Andrés Monnier’s Stone Tub Makes Bathing a Rite of Renewal

The dramatic piece transforms a daily scrub into an act of communion with the elements.
Mexican designer Andrés Monnier carved the Baptiz rock bathtub from a single block of marble.

Bathtubs occupy a particular place among furniture. One may fleetingly touch a cabinet or recline for a while in a chair. But full bodily immersion — with one’s skin in contact with the water and the contours of the tub — is essential to a bathing ritual.

In the design of such a tactile object, the material is key to delivering an optimal experience. That perhaps explains why Andrés Monnier’s Baptiz rock bathtub is so alluring. The rough-hewn stone basin conveys a connection with the natural world and a promise of corporal and spiritual rejuvenation in sync with the holy rite of the work’s title.

The hefty piece is rendered from a massive block of Portoro marble sourced from the Dominican Republic. Created during Monnier’s second residency with Santo Domingo’s Marmotech Design Center, it was included in “Montesino,” an exhibition of work by Latin American artists presented by the Geneva-based Galerie Philia during Design Week República Dominicana in March.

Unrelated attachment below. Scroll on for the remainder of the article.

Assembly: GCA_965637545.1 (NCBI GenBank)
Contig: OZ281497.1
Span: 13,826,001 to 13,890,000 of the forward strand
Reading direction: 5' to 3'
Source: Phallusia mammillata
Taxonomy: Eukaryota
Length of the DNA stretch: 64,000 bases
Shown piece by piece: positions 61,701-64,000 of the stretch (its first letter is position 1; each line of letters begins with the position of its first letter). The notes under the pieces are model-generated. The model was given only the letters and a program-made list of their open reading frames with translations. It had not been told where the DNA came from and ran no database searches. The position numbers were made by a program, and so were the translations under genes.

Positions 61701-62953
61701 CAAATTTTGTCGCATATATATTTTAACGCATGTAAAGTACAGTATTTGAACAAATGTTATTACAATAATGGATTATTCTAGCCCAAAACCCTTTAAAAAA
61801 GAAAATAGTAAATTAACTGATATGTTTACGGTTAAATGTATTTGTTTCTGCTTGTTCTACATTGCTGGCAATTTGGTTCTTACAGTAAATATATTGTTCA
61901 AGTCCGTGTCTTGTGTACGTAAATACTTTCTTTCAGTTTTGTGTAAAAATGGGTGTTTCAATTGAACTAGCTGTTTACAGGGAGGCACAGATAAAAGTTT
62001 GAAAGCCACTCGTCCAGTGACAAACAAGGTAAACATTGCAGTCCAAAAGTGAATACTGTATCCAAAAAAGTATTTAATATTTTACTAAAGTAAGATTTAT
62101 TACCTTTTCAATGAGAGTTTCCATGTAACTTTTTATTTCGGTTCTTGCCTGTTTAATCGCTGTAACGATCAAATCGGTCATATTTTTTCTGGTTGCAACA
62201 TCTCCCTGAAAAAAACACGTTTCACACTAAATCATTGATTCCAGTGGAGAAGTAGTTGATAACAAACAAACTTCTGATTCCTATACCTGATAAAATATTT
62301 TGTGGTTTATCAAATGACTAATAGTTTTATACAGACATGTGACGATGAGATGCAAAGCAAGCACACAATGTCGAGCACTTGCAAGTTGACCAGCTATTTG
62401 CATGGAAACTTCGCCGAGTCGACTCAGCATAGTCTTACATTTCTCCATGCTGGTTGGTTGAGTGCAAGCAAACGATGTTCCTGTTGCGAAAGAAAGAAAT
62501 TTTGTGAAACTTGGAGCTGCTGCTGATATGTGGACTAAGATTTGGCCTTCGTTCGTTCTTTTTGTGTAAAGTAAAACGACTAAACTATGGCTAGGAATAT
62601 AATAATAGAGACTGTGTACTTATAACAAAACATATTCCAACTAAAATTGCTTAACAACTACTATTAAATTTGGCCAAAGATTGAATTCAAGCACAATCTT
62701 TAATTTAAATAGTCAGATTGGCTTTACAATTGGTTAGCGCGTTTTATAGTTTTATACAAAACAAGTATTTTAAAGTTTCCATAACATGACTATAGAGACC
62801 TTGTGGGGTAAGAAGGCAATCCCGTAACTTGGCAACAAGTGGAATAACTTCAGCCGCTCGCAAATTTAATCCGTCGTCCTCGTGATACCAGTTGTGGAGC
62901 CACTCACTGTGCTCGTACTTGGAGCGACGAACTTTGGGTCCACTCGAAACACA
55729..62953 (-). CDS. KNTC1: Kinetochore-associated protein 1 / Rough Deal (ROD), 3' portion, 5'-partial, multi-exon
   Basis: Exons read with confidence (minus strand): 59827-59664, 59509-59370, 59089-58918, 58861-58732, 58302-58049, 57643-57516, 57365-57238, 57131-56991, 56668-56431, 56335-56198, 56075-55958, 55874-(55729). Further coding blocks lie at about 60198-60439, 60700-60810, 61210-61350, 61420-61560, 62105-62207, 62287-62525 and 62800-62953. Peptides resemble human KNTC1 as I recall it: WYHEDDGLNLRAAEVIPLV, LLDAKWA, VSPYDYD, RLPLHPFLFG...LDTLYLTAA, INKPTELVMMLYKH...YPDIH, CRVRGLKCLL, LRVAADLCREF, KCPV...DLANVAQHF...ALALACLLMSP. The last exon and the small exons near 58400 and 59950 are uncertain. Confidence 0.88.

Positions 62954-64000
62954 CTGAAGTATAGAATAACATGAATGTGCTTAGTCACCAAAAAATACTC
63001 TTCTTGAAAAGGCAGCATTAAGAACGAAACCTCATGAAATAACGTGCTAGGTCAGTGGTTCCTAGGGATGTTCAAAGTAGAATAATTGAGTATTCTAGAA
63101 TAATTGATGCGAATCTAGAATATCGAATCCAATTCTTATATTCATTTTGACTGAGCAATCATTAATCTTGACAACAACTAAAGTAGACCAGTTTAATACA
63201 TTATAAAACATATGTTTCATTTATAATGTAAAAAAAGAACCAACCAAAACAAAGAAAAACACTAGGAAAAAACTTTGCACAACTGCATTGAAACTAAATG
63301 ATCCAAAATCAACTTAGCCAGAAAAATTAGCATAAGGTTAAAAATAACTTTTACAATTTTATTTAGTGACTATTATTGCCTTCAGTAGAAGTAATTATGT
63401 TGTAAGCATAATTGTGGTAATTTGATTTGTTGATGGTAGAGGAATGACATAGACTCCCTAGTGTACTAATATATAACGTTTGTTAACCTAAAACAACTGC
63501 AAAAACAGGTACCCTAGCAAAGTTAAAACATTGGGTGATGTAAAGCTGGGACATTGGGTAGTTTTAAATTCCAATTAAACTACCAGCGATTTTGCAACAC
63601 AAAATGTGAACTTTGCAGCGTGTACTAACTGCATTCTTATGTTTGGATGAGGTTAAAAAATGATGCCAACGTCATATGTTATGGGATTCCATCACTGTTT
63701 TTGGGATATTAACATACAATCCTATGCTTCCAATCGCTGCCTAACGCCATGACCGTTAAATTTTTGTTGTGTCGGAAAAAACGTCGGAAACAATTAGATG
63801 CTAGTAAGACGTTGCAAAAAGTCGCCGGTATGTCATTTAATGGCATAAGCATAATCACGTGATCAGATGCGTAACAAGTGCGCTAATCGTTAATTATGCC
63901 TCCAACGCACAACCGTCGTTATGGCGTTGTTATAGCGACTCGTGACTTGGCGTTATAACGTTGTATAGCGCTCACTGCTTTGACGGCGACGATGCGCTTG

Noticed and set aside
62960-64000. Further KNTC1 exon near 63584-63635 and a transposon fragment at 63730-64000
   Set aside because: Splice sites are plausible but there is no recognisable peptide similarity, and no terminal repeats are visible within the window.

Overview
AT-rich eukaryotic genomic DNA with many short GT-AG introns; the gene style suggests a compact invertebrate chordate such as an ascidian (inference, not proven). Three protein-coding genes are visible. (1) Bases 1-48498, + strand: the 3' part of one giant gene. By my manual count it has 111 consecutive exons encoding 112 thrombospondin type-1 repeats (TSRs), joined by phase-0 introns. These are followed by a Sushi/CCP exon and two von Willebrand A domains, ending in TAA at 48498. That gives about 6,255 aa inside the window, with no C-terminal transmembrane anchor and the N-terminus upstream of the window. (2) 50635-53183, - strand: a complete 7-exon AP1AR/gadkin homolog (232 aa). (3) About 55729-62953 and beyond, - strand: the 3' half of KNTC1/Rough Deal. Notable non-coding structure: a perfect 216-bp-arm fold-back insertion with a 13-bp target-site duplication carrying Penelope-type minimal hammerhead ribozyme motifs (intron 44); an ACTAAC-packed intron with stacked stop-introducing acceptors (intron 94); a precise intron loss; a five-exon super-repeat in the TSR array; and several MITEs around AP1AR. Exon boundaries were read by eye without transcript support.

A closeup of the Baptiz rock bathtub in black Portoro marble
Although the original piece is made from black Portoro marble, the design can be commissioned in white or gray marble or another material, such as travertine, basalt, granite, onyx or obsidian.

Monnier, now 24, grew up in Guadalajara, Mexico. After graduating from Universidad Autónoma de Baja California with an engineering degree, he started out creating fire pits and slowly transitioned to making other pieces in materials such as marble and limestone. In his Baja California studio, he handcrafts furniture that pays homage to the materials’ traditional association with monumental sculpture.

“Andrés pays attention to the vibrations, personalities and chromatic details of every different type of stone he works with,” says Galerie Philia owner Ygaël Attali, who is including a new Monnier fire pit in “Desacralized,” the gallery’s Milan Design Week exhibition in a deconsecrated church in the city’s central district.

From a plinth-like daybed to a haunting candelabra, Monnier’s dramatic creations combine the commanding weight of the stone with a mysterious gentleness. In the Baptiz tub, the rock and the water invite us to reconnect with the elements and ourselves.

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